Encouraged by this success, they decided to keep going and see just how much hay they COULD get for the Iowa farmers! They started contacting local farmers in Southern Maine; farmers, remember, facing their own hay shortage. Most of them pledged some of their hay to this cause. Some who couldn’t, offered a contribution. Other people did too. The Riverdale Riders 4-H Club of Biddeford sent a most welcome $20 contribution. York businesses contributed as well, calling the effort “a very worthy cause.”

Gathering pledges of hay was one thing. Gathering the actual BALES of hay was quite another. In Betsy’s words, “It took many endless evenings to get all the pick-up arrangements made. The hay was then loaded on two pick-up trucks and also on to a trailer that held the majority of the hay. At final count we had raised three hundred and forty-five bales.” Betsy told me, underscoring the difficulties of all the logistics these teens overcame, including a near blizzard on the day the hay was to be loaded, “Aaron and I both have come to the realization that neither of us have any intention of becoming a freight terminal dispatcher.”

Now they had their hay. Now they had to get the hay to Iowa. The Maine State Grange was helping them do that as part of their own effort to collect bales of hay for the Iowa Hay relief. Aaron reported that “Dave Burnham (Maine Rototilling of Scarborough and coordinator of the Maine Grange’s hay relief effort) has donated the first trailer of 635 square bales which will be hauled by RC Moore of Scarborough. This trailer will arrive Iowa on Valentine’s Day. Dysarts Trucking has also volunteered to haul additional loads.” In all, the Grange effort sent 6,600 bales of hay to Iowa.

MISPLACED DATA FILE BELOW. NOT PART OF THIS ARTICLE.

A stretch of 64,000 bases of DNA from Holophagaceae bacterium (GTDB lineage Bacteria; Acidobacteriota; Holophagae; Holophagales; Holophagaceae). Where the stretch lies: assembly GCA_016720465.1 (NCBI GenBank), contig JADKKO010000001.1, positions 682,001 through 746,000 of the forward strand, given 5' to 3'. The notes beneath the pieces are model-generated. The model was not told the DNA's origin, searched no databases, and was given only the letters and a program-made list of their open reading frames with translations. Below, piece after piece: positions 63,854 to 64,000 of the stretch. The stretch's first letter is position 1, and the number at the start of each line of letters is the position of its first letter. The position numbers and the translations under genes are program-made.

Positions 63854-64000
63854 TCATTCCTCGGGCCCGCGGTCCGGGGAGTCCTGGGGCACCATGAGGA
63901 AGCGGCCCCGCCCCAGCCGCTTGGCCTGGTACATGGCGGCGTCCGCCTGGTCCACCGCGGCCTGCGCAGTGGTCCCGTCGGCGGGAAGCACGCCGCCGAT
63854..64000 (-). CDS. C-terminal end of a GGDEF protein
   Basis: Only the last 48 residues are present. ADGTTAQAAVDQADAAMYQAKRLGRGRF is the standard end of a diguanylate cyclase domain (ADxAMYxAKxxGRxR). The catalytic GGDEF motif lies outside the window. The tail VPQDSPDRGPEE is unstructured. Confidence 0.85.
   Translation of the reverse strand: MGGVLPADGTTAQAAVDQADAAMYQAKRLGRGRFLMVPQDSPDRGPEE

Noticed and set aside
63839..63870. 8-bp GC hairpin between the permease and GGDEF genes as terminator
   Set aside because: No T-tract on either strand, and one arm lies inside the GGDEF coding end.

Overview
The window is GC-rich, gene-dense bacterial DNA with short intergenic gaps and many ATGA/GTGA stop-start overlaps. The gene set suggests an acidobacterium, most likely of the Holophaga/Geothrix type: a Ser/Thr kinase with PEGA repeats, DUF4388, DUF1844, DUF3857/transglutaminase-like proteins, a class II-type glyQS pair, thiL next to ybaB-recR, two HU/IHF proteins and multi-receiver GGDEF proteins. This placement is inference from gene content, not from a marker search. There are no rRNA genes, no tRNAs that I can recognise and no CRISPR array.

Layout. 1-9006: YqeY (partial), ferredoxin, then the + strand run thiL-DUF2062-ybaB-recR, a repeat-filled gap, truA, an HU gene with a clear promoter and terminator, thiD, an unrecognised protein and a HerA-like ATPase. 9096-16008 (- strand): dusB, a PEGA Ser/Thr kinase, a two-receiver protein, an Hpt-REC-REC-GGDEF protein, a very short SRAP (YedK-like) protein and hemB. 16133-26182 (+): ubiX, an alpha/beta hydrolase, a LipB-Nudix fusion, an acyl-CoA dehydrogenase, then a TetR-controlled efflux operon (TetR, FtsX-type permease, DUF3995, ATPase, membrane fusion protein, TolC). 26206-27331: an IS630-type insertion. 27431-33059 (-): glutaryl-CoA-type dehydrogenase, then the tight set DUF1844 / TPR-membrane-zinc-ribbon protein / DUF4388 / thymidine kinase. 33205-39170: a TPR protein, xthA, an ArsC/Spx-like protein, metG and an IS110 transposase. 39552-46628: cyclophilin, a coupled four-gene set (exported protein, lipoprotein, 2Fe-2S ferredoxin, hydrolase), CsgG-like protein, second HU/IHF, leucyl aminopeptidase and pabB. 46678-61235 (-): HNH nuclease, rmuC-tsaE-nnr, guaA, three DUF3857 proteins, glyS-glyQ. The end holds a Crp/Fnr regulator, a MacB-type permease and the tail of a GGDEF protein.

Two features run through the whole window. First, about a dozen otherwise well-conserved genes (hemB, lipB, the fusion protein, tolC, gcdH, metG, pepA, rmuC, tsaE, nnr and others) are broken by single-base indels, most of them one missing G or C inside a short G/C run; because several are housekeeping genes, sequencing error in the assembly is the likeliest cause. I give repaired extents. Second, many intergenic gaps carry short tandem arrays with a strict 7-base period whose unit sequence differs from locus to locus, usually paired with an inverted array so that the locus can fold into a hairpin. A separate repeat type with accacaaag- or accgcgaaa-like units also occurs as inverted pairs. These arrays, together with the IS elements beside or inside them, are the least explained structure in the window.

This total included, in addition to the 345 bales acquired by the three 4-H’ers, 30 bales that were collected by the members of the Rockinghorse Riders 4-H Club of Saco. Their 4-H Club Leader, Nan Schildroth, reported that the club had accepted the York County 4-H Beef Club’s challenge to collect bales of hay, voting to send one bale of hay for each member in the club, the members each paying for their bale out of their own pocket. These 30 bales, plus bales donated by three other 4-H Clubs who answered Aaron’s challenge, filled an additional trailer.